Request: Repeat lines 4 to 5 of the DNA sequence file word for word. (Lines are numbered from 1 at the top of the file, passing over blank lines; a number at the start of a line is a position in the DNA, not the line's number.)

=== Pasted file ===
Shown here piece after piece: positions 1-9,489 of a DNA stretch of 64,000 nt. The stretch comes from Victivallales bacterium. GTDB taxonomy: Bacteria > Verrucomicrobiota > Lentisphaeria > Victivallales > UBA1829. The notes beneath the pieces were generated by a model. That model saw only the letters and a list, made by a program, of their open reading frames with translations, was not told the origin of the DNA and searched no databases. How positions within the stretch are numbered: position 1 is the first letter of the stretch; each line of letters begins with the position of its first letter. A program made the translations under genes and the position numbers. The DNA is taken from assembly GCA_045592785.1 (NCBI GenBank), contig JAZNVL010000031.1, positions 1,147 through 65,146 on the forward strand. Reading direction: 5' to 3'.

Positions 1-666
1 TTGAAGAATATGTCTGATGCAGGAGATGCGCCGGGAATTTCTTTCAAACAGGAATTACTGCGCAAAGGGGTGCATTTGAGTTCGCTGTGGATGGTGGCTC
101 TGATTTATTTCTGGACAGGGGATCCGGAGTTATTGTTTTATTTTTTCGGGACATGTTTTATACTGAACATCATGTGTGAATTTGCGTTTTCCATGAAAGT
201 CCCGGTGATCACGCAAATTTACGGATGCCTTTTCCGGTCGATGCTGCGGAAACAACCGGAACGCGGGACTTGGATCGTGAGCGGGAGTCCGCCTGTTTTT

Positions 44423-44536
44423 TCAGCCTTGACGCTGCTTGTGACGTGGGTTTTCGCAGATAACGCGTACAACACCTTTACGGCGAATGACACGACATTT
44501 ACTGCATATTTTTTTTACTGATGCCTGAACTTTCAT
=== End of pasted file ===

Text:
101 TGATTTATTTCTGGACAGGGGATCCGGAGTTATTGTTTTATTTTTTCGGGACATGTTTTATACTGAACATCATGTGTGAATTTGCGTTTTCCATGAAAGT
201 CCCGGTGATCACGCAAATTTACGGATGCCTTTTCCGGTCGATGCTGCGGAAACAACCGGAACGCGGGACTTGGATCGTGAGCGGGAGTCCGCCTGTTTTT